Our final guest is pharmacist and community gardener Michael Beauchamp. He’s lived across the street since 1972 and started volunteering at the farm as soon as it opened in 2008. He helped set up his neighbors with their own backyard plots, teaching them how to grow herbs and spices in window boxes. Now Beauchamp grows vegetables and flowers in his own plots at Hollygrove. He shares the flowers for free with his wife, family and church and he also sells them to local restaurants. He says one of his greatest joys is using his own herbs when he cooks himself a plate of trout meuniere.
Click here to see more pictures from our trip to southern Louisiana.
You can also listen to past episodes in the series:
PART FIVE (former New Orleans mayor Moon Landrieu and his daughter Madeleine; Tulane University history professor Lawrence Powell; recent Tulane graduate and now New Orleans resident Kerry Mitchell Kraft.)
And here’s a map of the locations of our interviews and other points of interest.
View BES in New Orleans (7/2010) in a larger map
Finally, here is a post script on the series from Bob Edwards:
No Place Like Home was produced by Chad Campbell and Geoffrey Redick, the same team that produced our series of music interviews from Jazz Fest and New Orleans musicians. We went to the southern Arizona desert at the Mexican border to produce Dangerous Crossings—two hours on illegal immigration. The three of us also toured the Baseball Hall of Fame in Cooperstown, New York, covered the night launch of the Space Shuttle Endeavour from Cape Canaveral in 2008 and told the story of the U.S. Army’s Human Terrain System which placed teams social scientists among combat troops in Iraq and Afghanistan.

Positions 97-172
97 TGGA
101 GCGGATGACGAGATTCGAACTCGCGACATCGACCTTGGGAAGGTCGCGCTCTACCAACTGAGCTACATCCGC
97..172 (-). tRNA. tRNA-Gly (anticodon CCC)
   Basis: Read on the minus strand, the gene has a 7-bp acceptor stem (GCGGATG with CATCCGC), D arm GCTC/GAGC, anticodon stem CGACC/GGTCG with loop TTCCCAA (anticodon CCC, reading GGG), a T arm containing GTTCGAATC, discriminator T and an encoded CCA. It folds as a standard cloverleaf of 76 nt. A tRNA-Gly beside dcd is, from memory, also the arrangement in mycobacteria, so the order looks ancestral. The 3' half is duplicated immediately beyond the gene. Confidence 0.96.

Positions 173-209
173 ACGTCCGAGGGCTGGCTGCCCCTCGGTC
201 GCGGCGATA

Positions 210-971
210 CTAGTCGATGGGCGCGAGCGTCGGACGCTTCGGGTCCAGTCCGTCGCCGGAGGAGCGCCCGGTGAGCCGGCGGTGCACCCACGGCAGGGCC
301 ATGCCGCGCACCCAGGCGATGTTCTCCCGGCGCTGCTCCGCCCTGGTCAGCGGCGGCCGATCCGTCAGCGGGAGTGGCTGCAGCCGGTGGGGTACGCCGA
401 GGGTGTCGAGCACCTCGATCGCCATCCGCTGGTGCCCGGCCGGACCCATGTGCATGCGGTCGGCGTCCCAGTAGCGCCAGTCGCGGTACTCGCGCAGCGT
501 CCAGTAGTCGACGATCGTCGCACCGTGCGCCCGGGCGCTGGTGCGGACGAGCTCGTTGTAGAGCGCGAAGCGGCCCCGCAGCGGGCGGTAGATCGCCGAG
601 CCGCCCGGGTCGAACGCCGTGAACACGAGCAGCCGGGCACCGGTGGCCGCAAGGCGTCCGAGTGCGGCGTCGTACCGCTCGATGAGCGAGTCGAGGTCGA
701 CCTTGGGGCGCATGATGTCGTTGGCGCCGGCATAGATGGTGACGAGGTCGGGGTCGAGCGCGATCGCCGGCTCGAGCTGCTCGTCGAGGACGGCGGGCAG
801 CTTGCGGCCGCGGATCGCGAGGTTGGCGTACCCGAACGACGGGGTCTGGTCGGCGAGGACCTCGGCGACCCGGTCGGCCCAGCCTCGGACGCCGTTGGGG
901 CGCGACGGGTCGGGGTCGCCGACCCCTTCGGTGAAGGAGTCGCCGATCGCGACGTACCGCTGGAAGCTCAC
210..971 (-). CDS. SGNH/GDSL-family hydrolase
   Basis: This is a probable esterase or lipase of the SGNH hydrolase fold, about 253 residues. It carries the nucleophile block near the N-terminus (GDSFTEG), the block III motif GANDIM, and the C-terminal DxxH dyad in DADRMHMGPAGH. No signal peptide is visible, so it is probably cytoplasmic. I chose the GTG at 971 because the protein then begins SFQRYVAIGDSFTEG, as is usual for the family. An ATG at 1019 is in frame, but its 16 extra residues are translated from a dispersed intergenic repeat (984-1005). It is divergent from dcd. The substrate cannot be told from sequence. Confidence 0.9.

Chad, Geoffrey and I went to New Orleans with the intention of doing a one-hour documentary. But the people of coastal Louisiana just had too many stories to tell and they told them so well that it took us seven hours of air time to pass them on to you. That’s not excessive for a survival tale. After Hurricane Katrina, there were people who said New Orleans, situated below sea level and protected by levees, should be left to the elements. But as David Simon, creator of the New Orleans-based HBO series Treme says, “An ascendant society rebuilds its cities.” Chicago rose from the ashes of a great fire. San Francisco re-emerged from the rubble of its devastating earthquake. We are a better nation for having Chicago and San Francisco and we need New Orleans, too. Yes, it’s known for crime and corruption—-and its work ethic is famously mocked by the phrase “let the good times roll.” But New Orleans may actually be our most American city. It’s Spain, France and Africa plunked down among the Indians on a piece of land created by silt from the Mississippi River. It’s our gumbo—-the straw that stirs our drink—an antidote to our going vanilla—-the cradle of music and literature and art that define our culture. And it’s where hundreds of thousands of our fellow Americans call home. We thank them for sharing their stories.